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Arab nations add names to terror list amid Qatar dispute

Posted June 9

— Arab countries put 12 organizations and 59 people on a terror sanctions list early Friday they described as being associated with Qatar, the latest in a growing diplomatic dispute that's seen the energy rich nation isolated by Saudi Arabia and others.

Qatar dismissed the terror listing as part of "baseless allegations that hold no foundation in fact," standing by earlier defiant statements by its top diplomat to The Associated Press that Arab nations had no "right to blockade my country."

The sanctions list further tightens the screws on Qatar, home to a major U.S. military base and the host of the 2022 FIFA World Cup, and shows the crisis only escalating despite Kuwaiti efforts to mediate an end to the rift.

Bahrain, Egypt, Saudi Arabia and the United Arab Emirates said they sanctioned the groups and individuals because of "the continuous and ongoing violations of the authorities in Doha of Qatar's commitments and obligations."

Six of the organizations are already considered militant groups in Bahrain, a Sunni-ruled, predominantly Shiite island home to the U.S. Navy's 5th Fleet and an under-construction British naval base. Bahrain has been gripped by a government crackdown on dissent for over a year now.

Among the individuals named is Youssef al-Qaradawi, an Egyptian-born cleric considered a spiritual leader of the Muslim Brotherhood, a Sunni Islamist group. Al-Qaradawi has been tried and sentenced to death in absentia in Egypt since the 2013 military overthrow of elected President Mohammed Morsi, a Brotherhood member.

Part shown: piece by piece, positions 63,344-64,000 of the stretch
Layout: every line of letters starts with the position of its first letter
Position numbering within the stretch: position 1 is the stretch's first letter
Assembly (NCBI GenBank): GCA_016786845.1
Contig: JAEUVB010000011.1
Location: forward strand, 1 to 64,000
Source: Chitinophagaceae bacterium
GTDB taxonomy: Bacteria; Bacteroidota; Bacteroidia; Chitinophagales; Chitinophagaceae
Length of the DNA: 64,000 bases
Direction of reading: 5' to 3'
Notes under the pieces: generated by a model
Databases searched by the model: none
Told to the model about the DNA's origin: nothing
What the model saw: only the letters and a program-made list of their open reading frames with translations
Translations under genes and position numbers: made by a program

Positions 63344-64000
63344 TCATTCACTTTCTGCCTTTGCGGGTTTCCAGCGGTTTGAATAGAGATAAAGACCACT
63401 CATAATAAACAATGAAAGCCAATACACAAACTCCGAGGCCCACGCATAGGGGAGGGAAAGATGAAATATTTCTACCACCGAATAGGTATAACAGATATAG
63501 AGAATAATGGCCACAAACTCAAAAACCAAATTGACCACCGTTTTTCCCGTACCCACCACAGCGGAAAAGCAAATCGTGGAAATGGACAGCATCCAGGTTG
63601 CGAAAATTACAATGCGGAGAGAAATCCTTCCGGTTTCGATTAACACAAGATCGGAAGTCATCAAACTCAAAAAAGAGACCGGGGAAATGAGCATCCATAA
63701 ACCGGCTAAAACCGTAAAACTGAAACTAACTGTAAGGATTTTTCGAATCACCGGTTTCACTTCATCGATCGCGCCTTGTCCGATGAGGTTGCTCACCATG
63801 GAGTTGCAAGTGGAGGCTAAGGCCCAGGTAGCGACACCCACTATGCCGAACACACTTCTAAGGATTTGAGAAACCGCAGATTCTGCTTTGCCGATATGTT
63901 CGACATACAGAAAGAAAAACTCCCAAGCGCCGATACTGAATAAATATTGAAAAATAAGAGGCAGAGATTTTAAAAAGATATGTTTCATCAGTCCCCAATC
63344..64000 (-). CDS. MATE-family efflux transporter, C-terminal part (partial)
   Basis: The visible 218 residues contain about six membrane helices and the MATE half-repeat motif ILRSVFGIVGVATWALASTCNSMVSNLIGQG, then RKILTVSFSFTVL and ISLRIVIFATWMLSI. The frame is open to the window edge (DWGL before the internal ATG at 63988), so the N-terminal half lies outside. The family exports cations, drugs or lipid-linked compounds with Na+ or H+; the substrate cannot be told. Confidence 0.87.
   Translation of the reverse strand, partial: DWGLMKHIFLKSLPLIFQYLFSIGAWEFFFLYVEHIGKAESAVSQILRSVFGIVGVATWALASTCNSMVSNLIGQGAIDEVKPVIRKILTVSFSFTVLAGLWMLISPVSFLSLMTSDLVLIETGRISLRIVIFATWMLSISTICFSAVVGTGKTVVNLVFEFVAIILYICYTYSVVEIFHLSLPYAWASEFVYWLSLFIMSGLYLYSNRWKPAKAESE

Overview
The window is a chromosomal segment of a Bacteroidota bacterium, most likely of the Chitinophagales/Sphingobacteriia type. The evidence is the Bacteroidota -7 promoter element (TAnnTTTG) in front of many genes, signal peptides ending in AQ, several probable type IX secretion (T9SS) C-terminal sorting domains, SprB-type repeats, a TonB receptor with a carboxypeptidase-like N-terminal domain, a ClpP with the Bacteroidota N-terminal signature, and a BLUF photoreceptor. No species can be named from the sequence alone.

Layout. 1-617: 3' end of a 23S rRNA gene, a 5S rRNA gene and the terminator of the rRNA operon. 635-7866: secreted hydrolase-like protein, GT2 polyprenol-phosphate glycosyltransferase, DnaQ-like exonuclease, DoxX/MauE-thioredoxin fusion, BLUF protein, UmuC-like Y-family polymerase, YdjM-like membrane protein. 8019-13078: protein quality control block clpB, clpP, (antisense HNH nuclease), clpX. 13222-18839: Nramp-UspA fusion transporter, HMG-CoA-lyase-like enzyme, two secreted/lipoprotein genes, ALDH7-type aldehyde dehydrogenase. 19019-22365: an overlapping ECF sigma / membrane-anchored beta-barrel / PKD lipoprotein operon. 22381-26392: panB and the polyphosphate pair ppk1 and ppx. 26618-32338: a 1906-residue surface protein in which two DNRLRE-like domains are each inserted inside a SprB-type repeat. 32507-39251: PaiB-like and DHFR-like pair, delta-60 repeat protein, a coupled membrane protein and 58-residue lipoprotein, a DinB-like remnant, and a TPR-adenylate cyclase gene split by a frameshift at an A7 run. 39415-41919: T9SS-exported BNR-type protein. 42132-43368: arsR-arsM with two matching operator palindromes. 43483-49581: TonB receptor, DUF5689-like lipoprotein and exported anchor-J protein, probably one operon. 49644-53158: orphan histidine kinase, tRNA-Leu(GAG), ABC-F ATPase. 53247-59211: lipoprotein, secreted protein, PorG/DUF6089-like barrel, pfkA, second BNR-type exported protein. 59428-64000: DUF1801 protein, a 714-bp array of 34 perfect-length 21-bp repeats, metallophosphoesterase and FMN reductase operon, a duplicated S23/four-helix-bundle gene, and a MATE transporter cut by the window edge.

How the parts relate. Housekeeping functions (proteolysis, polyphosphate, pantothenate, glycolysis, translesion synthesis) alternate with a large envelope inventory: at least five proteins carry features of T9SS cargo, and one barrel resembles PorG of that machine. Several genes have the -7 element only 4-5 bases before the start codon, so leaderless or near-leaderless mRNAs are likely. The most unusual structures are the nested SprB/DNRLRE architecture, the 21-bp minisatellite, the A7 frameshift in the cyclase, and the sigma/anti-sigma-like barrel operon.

Other names involving Egypt include more Brotherhood members and those once belonging to Gamaa Islamiya, an Islamist group that carried out a series of bloody attacks in Egypt in the 1990s before renouncing violence in 2000s. One is the brother of the Gamaa Isalmiya assassin who killed Egyptian leader Anwar Sadat in 1981.

Egypt separately has asked the United Nations Security Council to investigate reports that Qatar "paid up to $1 billion to a terrorist group active in Iraq" to recently free 26 hostages, including members of its ruling family, saying it would violate U.N. sanctions.

Names involving Libya include militia commanders and the Benghazi Defense Brigade, which is battling forces commanded by Gen. Khalifa Hifter, who has the backing of Egypt and the UAE amid that country's chaos. The sole Yemeni, Abdel-Wahab al-Humayqani, is the leader of a Salafi party whose has been accused by the U.S. of financing al-Qaida in the Arabian Peninsula, the terror group's branch in Yemen.

Qatar long has denied supporting or funding terror groups. However, Western diplomats accuse Qatar's government of allowing or even encouraging the funding of some Sunni extremists, like al-Qaida's branch in Syria.

Responding to the list overnight, Qatar issued a statement saying: "We do not, have not and will not support terrorist groups."